A1 Journal article (refereed)
The effect of early career social capital on long-term income development in Finland (2020)


Oinas, T., Ruuskanen, P., Hakala, M., & Anttila, T. (2020). The effect of early career social capital on long-term income development in Finland. International Journal of Sociology and Social Policy, 40(11/12), 1373-1390. https://doi.org/10.1108/IJSSP-02-2020-0032


JYU authors or editors


Publication details

All authors or editors: Oinas, Tomi; Ruuskanen, Petri; Hakala, Mari; Anttila, Timo

Journal or series: International Journal of Sociology and Social Policy

ISSN: 0144-333X

eISSN: 1758-6720

Publication year: 2020

Volume: 40

Issue number: 11/12

Pages range: 1373-1390

Publisher: Emerald

Publication country: United Kingdom

Publication language: English

DOI: https://doi.org/10.1108/IJSSP-02-2020-0032

Publication open access: Openly available

Publication channel open access: Partially open access channel

Publication is parallel published (JYX): https://jyx.jyu.fi/handle/123456789/70370


Abstract

Purpose – In this study, the authors examine whether social capital embedded in individuals’ social networks
is connected to employees’ long-term income development in Finland.
Design/methodology/approach – Analyses are based on 25–35-year-old employees from the Finnish Living
Conditions Survey of 1994 combined with register data on earned incomes from 1995 to 2016. The authors used questions addressing the frequency of meeting parents or siblings, spending free time with co-workers and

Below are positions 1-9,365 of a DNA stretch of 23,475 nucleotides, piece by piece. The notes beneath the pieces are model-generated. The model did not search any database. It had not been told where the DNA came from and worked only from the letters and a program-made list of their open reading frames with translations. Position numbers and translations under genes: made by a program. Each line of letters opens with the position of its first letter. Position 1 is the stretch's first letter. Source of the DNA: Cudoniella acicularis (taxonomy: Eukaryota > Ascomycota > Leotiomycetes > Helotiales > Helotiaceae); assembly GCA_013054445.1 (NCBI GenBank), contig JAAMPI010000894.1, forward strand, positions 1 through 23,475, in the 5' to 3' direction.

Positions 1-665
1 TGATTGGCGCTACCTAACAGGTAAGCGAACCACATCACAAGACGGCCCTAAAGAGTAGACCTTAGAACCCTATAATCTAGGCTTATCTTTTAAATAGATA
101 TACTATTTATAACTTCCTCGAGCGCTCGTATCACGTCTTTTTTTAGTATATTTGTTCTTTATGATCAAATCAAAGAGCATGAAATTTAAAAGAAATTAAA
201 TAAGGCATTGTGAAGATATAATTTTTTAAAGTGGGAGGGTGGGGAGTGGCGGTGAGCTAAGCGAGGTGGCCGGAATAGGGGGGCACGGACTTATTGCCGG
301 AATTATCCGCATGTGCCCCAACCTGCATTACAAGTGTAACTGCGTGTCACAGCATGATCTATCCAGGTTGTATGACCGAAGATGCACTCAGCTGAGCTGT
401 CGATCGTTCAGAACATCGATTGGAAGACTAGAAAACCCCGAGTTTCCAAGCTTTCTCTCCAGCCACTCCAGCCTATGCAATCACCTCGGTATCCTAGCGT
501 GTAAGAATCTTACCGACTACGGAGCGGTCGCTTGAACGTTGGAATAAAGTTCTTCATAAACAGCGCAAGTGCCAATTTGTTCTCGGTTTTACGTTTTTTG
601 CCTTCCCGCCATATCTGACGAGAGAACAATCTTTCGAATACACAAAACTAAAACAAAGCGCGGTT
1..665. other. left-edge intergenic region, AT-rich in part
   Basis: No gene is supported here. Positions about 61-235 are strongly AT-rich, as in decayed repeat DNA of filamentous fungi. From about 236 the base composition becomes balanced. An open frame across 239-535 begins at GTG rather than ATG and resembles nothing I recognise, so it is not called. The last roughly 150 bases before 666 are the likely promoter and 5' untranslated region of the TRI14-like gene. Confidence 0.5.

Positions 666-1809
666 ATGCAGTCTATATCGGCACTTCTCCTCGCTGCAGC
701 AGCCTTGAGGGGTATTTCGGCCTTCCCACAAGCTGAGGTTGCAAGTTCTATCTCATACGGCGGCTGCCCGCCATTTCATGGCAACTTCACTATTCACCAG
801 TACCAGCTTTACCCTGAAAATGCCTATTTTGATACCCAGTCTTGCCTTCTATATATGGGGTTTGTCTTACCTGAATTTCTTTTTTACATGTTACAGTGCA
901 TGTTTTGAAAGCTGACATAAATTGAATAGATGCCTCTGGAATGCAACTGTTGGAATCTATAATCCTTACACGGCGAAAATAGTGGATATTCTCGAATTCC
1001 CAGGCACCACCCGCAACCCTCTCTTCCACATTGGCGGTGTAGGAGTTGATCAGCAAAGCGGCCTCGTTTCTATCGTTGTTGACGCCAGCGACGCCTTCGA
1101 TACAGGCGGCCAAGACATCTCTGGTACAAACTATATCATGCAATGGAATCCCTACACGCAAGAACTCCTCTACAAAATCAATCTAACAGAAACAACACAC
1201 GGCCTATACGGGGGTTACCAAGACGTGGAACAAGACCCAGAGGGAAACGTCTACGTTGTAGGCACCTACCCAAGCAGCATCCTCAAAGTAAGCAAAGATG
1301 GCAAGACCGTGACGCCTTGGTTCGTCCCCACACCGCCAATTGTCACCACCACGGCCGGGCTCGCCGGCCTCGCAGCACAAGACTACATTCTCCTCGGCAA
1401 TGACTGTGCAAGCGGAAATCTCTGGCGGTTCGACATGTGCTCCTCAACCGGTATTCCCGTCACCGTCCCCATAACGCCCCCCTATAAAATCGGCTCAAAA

participation in associational, civic or other societal activities as measures of the extent of network capital.
Ordered logistic model was used to examine whether the size and composition of social networks differ by
gender and socio-economic status. Linear growth curve models were employed to estimate the effect of social
capital on long-term income development.
Findings – Results indicate minor differences in network composition according to gender, but large
differences between socio-economic groups. The authors found that income development was faster for those
who participated in civic activities occasionally or who met their relatives or co-workers on a monthly basis,
that is, for the “middle group”.
Research limitations/implications – Results are generalizable only to Finnish or Nordic welfare state
context. The authors’ measures of social capital come from cross-sectional survey. Thus, the authors are not
able to address the stability or accumulation of social capital during life course. This restriction will probably
cause the authors’ analysis to underestimate the true effect of social capital on earned incomes.
Practical implications – Moderate-level investments to network capital seem to be the most beneficial with
regard to the long-term income development.
Social implications – The study results give support to the idea that social capital can be transformed into
economic capital. The results also imply that in economic terms it is important to balance diverse forms of social
capital. At the policy level, a special emphasis should be directed to employees with low-socio-economic
position. These people are especially vulnerable as their low level of income is combined with network
composition that hinders their further income development.
Originality/value – The combined survey and register data give unique insight on how the social capital
embedded in individuals’ social networks is connected with long-term income development.


Keywords: social capital; social networks; labour market; labour status; wage development; income differences; gender; socioeconomic status

Free keywords: gender; social networks; labour market; income; social capital


Contributing organizations


Ministry reporting: Yes

Reporting Year: 2020

JUFO rating: 1


Last updated on 2022-17-06 at 12:13